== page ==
“It’s a funny animal, the albatross. On one hand, it is considered to be one of the greatest animals living in the southern ocean. With it’s 12 foot wingspan, swift agiliy through the wind and ability to cover more than 2000 km every day, most who come across its path revere the bird as a hallowed and sacred creation of the mysterious Antarctic. This importance is even reserved in the area’s folklore and literature. According to a 18th century poet, to kill the albatross is a hainous and terrible crime that will bestow the crime’s excecuter with bad luck. It is common to refer to anxious or uneasy feelings as ‘wearing an albatross around your neck’.
“Yet, on the other hand, one could consider the albatross to be a lazy, unmotivated waste of space that cruelly preys on squids from the atmosphere above. Really, do they deserve their righteteous position as king of the sea? They don’t even work for it!!!!! To be honest, to feed itself the albatross is required to put in absolutely no physical effort of its own. As long as it spreads its wings in a fixed position, the wind will take it to fabulous and prosperous destinations. It is permitted to gracefully soar atop the package, swoop down and up in enviably graceful strides and can fufill its basic metabolic functions. Just by standing still!!! Few other animals on our planet can achieve such sucess with such little effort.
“So is this bird a majestic master of the sea, or a freeloader living off the energy of a greater power? In my opinion, the answer remains the former. While the albatross may not possess physical power and brunt, it possesses something even more remarkable – knowledge and intuition. It has the ability to work with its environment through moderate wing angle changes rather than to fight against it. The albatross chooses to remain not lazy but efficient, which allows it to soar above the other species of animals who remain confined to their lives constantly fighting and struggling. In my mind, the albatross is a symbol of what we all must aspire to become. If we learn to use the resources that our environment has bestowed upon us, we can do so much more than what is possible within a conflicted and stubborn dynamic of the human realm.”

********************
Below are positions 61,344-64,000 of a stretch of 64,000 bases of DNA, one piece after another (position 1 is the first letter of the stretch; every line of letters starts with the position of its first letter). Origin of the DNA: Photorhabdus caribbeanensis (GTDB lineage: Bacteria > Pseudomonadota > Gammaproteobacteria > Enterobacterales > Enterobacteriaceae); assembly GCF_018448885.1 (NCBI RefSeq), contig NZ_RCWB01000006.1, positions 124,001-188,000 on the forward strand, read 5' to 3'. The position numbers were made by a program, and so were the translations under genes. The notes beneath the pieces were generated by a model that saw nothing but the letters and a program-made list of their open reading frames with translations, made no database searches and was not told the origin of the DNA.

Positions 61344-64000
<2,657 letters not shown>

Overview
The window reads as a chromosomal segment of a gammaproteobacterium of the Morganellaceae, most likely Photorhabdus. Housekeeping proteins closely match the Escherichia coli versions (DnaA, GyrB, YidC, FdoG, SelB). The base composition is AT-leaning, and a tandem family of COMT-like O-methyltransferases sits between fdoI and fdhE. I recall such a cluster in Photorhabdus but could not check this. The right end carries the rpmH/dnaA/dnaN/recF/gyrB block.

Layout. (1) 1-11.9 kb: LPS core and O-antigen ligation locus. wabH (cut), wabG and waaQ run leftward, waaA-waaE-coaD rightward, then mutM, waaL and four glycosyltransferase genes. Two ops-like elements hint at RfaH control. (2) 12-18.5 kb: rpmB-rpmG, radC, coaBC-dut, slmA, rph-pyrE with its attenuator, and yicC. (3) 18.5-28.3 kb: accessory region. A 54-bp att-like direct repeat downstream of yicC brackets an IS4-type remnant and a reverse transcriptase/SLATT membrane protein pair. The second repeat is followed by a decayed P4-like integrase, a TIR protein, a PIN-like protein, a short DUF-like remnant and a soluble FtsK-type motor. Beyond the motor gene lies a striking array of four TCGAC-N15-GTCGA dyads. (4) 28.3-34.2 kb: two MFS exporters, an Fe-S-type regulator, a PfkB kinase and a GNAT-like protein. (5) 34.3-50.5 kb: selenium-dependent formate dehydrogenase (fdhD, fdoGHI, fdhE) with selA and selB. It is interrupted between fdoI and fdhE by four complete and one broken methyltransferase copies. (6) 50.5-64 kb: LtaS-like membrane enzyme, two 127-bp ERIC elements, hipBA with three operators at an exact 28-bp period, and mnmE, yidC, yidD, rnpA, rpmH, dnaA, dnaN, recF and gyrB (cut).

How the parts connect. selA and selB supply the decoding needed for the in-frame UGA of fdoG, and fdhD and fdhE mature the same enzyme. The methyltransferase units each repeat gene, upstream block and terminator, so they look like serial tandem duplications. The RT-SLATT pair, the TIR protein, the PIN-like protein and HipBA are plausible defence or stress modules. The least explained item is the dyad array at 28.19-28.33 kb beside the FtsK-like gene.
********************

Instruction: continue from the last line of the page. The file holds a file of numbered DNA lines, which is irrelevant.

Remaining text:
~Robert Adragna, Toronto, Ontario
“What a jam-packed day! Breakfast was at 8:00 AM and then the day was filled with interesting lectures by most of the staff on the ship; we learned about ocean mapping, oceanography, glaciology and sea ice, sea birds, sea mammals, and more! I also had the pleasure of seeing a few penguins swimming, albatrosses flying, and also some hourglass dolphins swimming with a fin whale! We are currently in the middle of the Drake Passage and I have been one of the fortunate few who hasn’t been sea sick at all. But our expedition has been very lucky as we’ve been sailing ‘Drake Lake’ with ‘smooth’ sailing and wonderful, sunny weather. Hopefully we get this weather on the way back too, because I don’t have much desire to experience ‘Drake Shake!’ However, even with the ‘smooth’ waters, I’m glad there are railings everywhere and the furniture is bolted down, because the motion is quite intense! It’s now 10:30 PM here and the sun hasn’t finished setting… Soon it won’t be setting at all! We will have more lectures tomorrow morning and will be arriving at Elephant Island in the afternoon! What an adventure and we haven’t even arrived yet.”
~Olivia Sayer, Littleton, Colorado
“My first full day at sea. My first time seeing an albatross. My first time seeing a fin whale, hourglass dolphins, giant petrals… the list goes on! It’s amazing that in the middle of this expanse of water, some forms of life call this home. One realization I came to today is that there is so much we can miss if we’re not looking. This can be taken in the most literal sense: whether or not you’re out on the deck searching for the next beautiful creature, or in a more figurative perspective. In both ways, it seems that people who have this approach to life, have the confidence to take opportunities that many of us either never see or believe we can’t take have a larger shot at achieving those dreams that many of us deem too unrealistic. For many of the passionate staff and educators on this expedition, taking those opportunities led them here, on life-long journeys that amaze everyone around them and have also inspired me immensely.
“We cross the 60th degree South latitude tonight, and this marks the political boundary for The Antarctic Treaty: one of the most successful international treaties to date. Many passionate people are seeking to incorporate fishing and marine protected areas into the treaty and it’s another dream that seems unrealistic to many, but I have every confidence it will happen and it will be those people who follow that little twinkle in their eye that will be the ones to accomplish it.”
~Sabrina Clarke, Whitehorse, Yukon
“We woke up at 8:00 this morning as the staff had generously allowed us to sleep in. Breakfast was served and then we had a gripping introduction to the oceans by Daniele. Everyone chose what workshop activity they wanted to do and spread out among the ship. I was out on the deck with Santiago and Olle and we learned how to identify the different seabirds and even saw penguins!! Santiago gave a lecture about the seabirds and we headed to the dining room for a delicous lunch. After lunch we learned about ice sheets and ice shelves and debated the effects of climate change on their increase and decrease. We were treated with a second round of workshops where I went with Diane to learn how to visually represent our ideas. Olle gave us a in depth lecture on whales in the Antarctic followed by Paul’s lecture on sonar technology. Trevor talked about fishing in the Antarctic and our long day was over!!”